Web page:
Avocados are gaining popularity because of their rich nutritional value plus it’s mild and unique taste. It’s a versatile food that works with all kinds of dishes. Avocados are not only nutritious and delicious, they seem to be the hipster icon of the year. I have seen so many avocado tattoos on calf muscles and biceps that I’ve lost count. So if you love that green berry (yes, avocados are berries) so much that you would eat it for every meal and get a tattoo of it, stay tuned. The potential to add them to everything from smoothies for a rich and creamy texture, to desserts in order to substitute unhealthy fats, is endless! Avocados are super nutrient-rich, and the fact that they taste delicious makes it easy to get all your vitamins and healthy fats with every bite.
How to shop for avocados:
I love a good life hack, and luckily there are plenty for picking avocados. It’s difficult to base your decision on color alone (though you should observe any discoloration and bruising,) so it’s better to squeeze the berry gently and see if it’s firm but gives just a little. Don’t use your fingertips though, because you could wind up bruising it! If the avocado yields to firm, gentle pressure, then it’s ripe and ready. But if it just feels kind of tough, it’s going to need a couple more days 1
My favorite life hack for avocado selection is this one: peel back the stem! If you scratch off the tiny little stem on the top of the avocado, you’ll be able to know if your choice will be delicious or just brown and slimy inside. If the stem comes off easy and what’s underneath appears green, then it’s ripe! If you find brown underneath, then it’s overripe and won’t be good. And if the stem doesn’t come off and all, then the avocado is under ripe and won’t be ready for some time.
If you’re buying avocados for an event, such as a party that absolutely needs guacamole, purchase unripe avocados 4-5 days in advance. That should give you a nice window and help to ensure you won’t wind up with over-ripe berries at your party.
Taking off the steam is the easiest way to tell whether it’s good to eat or not!
It’s not ripped yet!
How to store avocados:
Once you’re a pro at choosing avocados, you still have to be able to store them. If you’re like me, you don’t always use the entire berry in one sitting; sometime’s I’ll put half into my smoothie, and sometimes I spread a quarter on toast. I typically put my leftover avocado in Tupperware before sticking it in the fridge, but there are better ways to store the green goodness and ensure it won’t be gross by the next morning 2.
No matter what form it’s in, cut, sliced, mashed, or even guacamole, put the remainders in a bowl and sprinkle some lemon, lime or even fresh orange juice on top. The acid slows down the oxidation process (that’s what leads to the brown slime) and prolongs the life of the avocado. But if you do start to see some browning, just scoop those parts out and toss them.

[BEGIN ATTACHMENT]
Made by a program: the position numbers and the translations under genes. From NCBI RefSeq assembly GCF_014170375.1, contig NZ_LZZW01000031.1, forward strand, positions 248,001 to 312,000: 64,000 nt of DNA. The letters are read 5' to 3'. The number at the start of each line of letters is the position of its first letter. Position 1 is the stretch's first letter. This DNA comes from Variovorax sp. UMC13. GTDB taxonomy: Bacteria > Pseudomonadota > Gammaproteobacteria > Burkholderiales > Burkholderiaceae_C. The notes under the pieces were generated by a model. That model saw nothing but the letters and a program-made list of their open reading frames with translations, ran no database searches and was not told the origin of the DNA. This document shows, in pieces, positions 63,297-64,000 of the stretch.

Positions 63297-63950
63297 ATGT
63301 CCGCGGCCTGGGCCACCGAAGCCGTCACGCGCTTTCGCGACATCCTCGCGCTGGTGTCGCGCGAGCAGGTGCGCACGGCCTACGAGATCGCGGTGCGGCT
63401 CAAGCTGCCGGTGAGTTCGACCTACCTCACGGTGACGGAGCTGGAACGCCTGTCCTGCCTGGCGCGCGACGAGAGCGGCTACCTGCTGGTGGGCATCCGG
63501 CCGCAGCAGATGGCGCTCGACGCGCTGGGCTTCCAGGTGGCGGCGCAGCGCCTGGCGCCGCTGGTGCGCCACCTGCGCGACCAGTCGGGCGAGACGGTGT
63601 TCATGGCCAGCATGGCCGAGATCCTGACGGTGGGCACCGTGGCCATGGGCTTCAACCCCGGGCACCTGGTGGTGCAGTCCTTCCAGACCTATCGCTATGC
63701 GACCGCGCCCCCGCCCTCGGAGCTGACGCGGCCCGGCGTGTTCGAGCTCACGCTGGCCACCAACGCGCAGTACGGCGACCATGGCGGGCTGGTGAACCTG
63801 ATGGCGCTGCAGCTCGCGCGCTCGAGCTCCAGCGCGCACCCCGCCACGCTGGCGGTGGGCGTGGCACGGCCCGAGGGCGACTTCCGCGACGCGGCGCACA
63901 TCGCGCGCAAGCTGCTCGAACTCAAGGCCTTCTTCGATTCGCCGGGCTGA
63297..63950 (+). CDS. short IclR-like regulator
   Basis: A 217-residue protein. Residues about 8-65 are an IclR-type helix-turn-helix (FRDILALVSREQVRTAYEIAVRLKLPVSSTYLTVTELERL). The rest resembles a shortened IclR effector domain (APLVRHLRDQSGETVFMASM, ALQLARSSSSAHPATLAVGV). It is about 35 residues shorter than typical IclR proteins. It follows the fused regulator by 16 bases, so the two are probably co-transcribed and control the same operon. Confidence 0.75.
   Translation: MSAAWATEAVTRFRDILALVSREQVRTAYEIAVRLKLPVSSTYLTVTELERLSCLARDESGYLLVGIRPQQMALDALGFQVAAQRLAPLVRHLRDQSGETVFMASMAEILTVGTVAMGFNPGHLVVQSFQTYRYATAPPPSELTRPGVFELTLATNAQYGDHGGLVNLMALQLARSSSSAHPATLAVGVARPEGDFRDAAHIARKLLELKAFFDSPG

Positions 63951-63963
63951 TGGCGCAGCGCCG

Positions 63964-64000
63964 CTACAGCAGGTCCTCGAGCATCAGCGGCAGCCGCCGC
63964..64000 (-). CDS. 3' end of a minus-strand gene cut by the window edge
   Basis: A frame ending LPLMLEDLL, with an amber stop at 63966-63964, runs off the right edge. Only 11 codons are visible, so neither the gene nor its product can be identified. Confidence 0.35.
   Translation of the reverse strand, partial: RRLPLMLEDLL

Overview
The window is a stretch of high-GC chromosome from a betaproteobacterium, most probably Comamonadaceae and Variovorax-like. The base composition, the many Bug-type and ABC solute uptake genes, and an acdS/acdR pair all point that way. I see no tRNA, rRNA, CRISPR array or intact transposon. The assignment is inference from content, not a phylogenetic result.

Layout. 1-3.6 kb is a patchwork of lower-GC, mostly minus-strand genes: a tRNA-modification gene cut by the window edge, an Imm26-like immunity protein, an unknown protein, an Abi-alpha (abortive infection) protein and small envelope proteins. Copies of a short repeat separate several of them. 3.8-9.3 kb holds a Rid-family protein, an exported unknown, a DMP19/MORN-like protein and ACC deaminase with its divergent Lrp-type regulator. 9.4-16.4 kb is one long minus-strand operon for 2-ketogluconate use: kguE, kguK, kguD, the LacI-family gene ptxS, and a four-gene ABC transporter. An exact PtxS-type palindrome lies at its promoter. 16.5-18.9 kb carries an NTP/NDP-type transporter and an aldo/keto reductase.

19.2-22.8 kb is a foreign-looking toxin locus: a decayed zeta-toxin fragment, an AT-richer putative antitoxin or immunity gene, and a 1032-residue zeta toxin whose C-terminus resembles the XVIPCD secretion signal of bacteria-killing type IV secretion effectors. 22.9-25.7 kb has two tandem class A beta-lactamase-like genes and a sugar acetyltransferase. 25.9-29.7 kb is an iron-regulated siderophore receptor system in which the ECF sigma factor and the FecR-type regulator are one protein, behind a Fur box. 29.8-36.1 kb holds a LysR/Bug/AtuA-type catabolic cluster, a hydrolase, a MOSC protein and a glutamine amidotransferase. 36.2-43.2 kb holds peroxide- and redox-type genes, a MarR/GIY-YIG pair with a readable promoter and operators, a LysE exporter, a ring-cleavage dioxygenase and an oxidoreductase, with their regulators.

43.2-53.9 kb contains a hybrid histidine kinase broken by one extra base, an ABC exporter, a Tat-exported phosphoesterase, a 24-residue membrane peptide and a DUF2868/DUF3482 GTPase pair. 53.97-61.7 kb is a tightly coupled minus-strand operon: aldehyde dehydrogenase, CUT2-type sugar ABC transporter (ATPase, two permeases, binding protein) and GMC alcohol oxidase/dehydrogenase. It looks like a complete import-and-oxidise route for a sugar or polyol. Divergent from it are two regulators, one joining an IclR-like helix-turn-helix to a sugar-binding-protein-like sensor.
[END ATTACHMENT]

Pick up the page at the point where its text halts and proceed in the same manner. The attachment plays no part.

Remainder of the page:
If your avocado is simply sliced in half, you can just run some water over the cut surface and put it in the fridge. It’ll most likely develop a little brown film, but it’ll peel back easily and can be tossed.
If your avocado is perfectly ripe but you don’t have the time to use it, don’t throw it away! Puree your avocado with a food processor or blender and store it in the freezer. When you are ready to try out that new dip or spread recipe, you can take it out and use it.
How to ripen an avocado:
I think we’ve all been there: in the produce section of our supermarket standing in front of the lousy selection of avocados and being forced to find the best of the worst. Obviously you want to choose one that is under-ripe and not over-ripe, but it still means you are going to have to wait to be able to eat it. Maybe as long as four days! Or does it?
It turns out, there are some simple and effective methods to ripening an avocado quickly.
- Place the under-ripe avocado in a paper bag. Make sure the bag is in good shape and there aren’t any rips or tears. The bag is going to seal in the ethylene gas and ultimately ripen the berry.
- Add a banana in the bag with the avocado. You can use an apple or a tomato if you don’t have any bananas lying around, but the banana is your first choice. These fruits emit more ethylene gas than others, and the more they produce, the faster they’ll ripen.
- Close the bag by rolling it down and keep it at room temperature and away from sunlight.
- Check in often. The avocado will ripen as quickly as one day, so be sure to check it out. As it ripens, it will get some hints of deep purple and black. Once it’s ripe, store it as discussed, but only fora few days.
How to ripen a cut avocado:
If you forgot to check for the ripeness of the avocado and went straight to slicing it open, you may be disappointed to realize it’s not read to eat. Luckily you can take a couple steps and ripen the halves in no time.
- Sprinkle the avocado…